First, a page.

Time Magazine
April 18, 1983

Mad House:
Baby With the Bathwater, by Christopher Durang

Byline: William A. Henry III

Father sits, catatonic, beside the refrigerator or guzzles hooch that he hides inside a big toy duck.  Mother bitterly complains that she has sacrificed a literary career to have a family.  A baby sitter reads a loud a parody of Mommie Dearest.  A German shepherd eats an infant whole and barks for more.  Is it any wonder that this family's little girl (or boy: the parents are too polite to peek) grows up confused?

Christopher Durang's comedies have the flavor of Freud filtered through Groucho.  In Beyond Therapy and Sister Mary Ignatius Explains It All for You, Durang, like so many writers of the TV generation, found it easier to crack neurotic one-liners than to tell a story.  But in Baby with the Bath Water, at the American Repertory Theater at Harvard, he wobbles toward a narrative.  The play follows Daisy (impersonated first by a girl doll, then by a hairy young man) from terrifying infancy, mute childhood and promiscuous adolescence to touchingly optimistic parenthood.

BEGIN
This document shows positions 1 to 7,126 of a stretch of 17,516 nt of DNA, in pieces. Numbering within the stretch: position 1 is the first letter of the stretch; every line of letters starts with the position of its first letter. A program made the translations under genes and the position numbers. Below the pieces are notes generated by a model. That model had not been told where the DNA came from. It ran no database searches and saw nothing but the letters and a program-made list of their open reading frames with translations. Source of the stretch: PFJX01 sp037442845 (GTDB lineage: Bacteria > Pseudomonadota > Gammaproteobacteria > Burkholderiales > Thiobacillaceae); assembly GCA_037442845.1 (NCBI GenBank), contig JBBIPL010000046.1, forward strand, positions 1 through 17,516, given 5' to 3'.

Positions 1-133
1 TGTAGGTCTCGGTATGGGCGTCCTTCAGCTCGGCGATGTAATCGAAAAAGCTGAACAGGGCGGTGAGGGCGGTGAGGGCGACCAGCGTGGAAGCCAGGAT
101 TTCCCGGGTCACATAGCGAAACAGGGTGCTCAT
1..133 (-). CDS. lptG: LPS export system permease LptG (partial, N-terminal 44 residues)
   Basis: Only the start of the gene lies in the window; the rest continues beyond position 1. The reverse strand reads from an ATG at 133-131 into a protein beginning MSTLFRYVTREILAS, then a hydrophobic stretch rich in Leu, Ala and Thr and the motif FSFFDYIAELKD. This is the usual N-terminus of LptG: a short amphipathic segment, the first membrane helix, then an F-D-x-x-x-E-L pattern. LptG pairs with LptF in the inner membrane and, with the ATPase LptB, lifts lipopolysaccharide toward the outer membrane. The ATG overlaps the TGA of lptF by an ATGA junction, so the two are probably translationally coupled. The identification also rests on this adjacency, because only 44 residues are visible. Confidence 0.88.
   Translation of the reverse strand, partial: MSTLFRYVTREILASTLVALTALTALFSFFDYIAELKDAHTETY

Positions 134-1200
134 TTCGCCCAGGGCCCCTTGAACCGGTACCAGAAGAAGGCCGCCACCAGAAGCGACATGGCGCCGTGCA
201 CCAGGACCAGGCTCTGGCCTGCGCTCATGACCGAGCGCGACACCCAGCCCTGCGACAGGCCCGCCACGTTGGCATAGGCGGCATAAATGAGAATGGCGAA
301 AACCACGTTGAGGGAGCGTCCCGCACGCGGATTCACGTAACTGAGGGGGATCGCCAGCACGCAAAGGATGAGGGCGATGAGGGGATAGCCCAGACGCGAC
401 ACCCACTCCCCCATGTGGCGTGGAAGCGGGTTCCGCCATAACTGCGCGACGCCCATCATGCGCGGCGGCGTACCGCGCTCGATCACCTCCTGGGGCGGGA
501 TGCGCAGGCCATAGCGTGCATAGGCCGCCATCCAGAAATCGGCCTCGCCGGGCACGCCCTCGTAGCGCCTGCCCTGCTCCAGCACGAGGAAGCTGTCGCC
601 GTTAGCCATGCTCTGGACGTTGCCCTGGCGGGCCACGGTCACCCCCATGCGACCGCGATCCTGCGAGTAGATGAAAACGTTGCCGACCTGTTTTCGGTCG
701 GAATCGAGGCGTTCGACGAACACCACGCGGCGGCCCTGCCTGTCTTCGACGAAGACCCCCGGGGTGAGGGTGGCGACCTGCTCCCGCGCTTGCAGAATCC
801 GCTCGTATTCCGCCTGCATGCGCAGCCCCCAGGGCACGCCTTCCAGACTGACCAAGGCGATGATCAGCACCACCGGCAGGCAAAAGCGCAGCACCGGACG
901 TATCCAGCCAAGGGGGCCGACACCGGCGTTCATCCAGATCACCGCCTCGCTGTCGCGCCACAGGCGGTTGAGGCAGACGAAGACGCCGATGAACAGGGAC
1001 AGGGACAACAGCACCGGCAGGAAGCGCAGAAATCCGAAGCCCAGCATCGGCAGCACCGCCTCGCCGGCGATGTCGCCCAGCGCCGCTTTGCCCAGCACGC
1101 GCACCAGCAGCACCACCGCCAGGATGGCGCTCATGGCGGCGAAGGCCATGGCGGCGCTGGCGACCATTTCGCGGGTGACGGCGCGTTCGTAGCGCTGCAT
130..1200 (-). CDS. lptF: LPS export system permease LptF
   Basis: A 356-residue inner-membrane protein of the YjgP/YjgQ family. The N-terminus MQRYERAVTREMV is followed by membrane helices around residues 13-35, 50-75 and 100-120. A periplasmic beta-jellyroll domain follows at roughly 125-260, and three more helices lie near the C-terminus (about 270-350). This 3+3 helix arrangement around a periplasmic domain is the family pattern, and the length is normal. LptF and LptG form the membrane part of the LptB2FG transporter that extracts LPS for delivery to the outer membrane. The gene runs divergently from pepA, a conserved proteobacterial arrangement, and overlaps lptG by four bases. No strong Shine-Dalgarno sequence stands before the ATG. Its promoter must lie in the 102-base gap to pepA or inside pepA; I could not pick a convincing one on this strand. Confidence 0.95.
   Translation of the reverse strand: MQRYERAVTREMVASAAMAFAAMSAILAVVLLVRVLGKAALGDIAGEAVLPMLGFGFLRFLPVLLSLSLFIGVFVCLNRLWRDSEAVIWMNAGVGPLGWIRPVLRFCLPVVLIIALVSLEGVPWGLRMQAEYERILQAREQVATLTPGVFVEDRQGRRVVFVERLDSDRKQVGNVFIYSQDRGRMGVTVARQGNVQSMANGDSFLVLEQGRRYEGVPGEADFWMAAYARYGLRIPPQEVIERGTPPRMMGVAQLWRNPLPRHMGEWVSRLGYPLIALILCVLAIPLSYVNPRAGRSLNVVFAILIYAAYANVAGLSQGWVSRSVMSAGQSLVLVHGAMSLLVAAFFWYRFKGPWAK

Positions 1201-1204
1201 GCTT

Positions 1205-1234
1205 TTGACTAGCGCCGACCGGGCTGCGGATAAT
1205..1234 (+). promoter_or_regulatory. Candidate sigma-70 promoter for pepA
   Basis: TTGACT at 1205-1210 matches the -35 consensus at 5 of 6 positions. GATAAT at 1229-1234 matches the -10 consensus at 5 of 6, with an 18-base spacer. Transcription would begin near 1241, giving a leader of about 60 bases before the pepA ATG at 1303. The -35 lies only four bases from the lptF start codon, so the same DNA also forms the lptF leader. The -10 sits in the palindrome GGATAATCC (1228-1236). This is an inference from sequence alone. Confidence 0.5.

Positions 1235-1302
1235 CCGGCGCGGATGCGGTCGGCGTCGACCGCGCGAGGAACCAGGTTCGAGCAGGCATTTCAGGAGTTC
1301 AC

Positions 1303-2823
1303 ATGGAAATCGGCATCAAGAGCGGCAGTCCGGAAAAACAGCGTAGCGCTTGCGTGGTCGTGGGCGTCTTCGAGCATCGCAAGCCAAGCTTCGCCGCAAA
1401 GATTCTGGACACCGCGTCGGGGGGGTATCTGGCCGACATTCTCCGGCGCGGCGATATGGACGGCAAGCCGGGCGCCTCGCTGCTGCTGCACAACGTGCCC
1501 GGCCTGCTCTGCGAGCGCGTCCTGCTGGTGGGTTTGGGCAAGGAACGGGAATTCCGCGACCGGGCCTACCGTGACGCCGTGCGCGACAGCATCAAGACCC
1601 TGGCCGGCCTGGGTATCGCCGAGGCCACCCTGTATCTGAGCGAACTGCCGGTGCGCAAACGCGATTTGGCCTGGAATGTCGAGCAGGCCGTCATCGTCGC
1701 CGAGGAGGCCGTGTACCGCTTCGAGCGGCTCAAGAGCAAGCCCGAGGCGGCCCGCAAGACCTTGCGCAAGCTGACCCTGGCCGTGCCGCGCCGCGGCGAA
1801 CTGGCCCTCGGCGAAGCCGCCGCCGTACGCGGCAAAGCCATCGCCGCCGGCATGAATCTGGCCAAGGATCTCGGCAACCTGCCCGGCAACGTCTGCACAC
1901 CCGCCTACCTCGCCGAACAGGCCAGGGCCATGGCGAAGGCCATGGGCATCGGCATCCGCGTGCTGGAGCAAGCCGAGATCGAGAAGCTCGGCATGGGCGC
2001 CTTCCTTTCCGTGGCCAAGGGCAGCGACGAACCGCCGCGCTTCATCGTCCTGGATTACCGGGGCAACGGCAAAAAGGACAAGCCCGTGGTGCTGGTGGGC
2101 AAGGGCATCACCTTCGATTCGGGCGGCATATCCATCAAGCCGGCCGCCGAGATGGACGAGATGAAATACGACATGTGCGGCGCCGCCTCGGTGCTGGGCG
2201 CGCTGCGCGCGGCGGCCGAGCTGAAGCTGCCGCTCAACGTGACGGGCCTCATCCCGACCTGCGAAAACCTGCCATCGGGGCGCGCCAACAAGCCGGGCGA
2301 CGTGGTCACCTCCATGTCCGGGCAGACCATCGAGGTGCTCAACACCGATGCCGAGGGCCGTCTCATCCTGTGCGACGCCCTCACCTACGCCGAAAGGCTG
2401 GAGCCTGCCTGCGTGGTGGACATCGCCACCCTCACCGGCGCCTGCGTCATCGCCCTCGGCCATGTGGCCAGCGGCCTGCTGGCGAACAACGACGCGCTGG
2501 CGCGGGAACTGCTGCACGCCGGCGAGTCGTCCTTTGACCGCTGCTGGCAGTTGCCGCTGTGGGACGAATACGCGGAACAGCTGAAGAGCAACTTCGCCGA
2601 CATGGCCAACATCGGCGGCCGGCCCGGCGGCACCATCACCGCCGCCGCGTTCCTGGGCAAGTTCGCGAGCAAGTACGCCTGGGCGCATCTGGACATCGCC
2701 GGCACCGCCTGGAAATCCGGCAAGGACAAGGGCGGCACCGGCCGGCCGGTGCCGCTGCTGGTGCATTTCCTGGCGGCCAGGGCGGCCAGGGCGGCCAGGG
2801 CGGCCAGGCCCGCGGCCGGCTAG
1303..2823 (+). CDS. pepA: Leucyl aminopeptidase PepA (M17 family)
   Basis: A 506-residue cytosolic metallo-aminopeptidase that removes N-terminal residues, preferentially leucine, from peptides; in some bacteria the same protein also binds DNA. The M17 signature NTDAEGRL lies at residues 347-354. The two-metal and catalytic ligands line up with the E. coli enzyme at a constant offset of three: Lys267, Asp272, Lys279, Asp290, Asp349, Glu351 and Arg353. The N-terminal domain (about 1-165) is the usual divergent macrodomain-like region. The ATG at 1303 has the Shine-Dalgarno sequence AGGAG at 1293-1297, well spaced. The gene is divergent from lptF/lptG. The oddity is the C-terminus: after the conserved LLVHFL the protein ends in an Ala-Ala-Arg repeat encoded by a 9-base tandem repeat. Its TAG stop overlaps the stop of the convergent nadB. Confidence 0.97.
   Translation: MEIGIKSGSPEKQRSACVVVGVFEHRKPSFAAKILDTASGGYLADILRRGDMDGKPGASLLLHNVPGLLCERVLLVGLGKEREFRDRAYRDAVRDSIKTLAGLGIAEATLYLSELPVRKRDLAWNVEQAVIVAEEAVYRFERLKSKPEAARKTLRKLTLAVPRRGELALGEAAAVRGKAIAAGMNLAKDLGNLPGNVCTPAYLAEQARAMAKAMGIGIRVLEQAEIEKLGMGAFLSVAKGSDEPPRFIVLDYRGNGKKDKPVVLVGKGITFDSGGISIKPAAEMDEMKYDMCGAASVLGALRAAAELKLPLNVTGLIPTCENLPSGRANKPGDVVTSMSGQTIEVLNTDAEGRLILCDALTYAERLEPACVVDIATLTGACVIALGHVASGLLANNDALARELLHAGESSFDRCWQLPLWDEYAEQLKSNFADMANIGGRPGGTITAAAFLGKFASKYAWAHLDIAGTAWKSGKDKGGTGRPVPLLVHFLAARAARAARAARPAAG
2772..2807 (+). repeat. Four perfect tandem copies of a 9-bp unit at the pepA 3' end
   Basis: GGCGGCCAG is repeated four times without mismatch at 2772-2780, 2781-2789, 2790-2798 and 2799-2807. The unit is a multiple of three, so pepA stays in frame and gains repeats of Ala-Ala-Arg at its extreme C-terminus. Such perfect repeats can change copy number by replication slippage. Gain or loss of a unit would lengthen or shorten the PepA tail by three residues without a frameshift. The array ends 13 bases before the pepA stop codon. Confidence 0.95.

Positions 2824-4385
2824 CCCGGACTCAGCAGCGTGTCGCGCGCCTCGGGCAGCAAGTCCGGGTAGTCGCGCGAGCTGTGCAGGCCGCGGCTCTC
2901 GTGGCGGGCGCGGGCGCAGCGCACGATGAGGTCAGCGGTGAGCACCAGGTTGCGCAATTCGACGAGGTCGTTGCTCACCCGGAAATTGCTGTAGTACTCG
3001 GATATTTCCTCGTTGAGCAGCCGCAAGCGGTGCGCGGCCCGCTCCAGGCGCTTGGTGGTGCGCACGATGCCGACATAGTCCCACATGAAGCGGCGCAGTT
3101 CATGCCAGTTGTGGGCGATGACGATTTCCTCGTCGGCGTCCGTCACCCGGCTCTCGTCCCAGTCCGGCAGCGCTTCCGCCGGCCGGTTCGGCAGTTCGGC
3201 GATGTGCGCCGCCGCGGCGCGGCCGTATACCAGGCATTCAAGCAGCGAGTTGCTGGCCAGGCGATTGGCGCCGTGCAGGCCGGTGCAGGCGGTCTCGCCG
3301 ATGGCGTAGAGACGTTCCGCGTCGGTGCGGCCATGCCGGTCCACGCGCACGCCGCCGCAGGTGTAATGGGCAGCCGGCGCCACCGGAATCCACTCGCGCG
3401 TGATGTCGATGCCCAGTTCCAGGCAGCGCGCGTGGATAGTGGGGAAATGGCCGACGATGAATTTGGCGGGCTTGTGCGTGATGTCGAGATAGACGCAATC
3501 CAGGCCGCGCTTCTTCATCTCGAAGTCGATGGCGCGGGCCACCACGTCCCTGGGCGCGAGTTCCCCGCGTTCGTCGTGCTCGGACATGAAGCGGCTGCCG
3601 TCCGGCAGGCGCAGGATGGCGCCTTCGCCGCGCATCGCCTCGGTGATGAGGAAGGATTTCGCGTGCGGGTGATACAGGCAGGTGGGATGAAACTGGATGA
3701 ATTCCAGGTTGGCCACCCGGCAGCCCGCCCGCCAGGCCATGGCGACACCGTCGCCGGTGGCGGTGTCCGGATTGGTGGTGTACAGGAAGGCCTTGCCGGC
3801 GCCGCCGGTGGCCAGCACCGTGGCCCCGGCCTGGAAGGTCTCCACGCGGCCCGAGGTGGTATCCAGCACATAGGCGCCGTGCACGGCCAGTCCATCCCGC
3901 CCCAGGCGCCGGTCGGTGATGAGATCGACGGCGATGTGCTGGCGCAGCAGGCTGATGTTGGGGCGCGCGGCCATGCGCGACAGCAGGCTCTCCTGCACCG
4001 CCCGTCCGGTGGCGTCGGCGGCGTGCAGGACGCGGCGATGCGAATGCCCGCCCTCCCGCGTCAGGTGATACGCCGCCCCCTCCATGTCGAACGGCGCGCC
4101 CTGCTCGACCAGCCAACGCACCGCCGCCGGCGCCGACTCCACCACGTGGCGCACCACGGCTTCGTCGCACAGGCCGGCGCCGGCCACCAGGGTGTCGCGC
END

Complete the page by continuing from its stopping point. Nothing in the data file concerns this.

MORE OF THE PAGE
Though he manages to tell a tale without diminishing his allusive humor.  Durang still needs to work on rounding his characters.  The actors in Harvard's production, giddily directed by Actor Mark Linn-Baker (My Favorite Year), are adept, but only Daisy (Stephen Rowe) is given a moment of credible self-awareness.  If Durang could bring a touch of the play's final forgiveness to its early scenes, Baby with the Bath Water would mark a major advance in an already noteworthy career.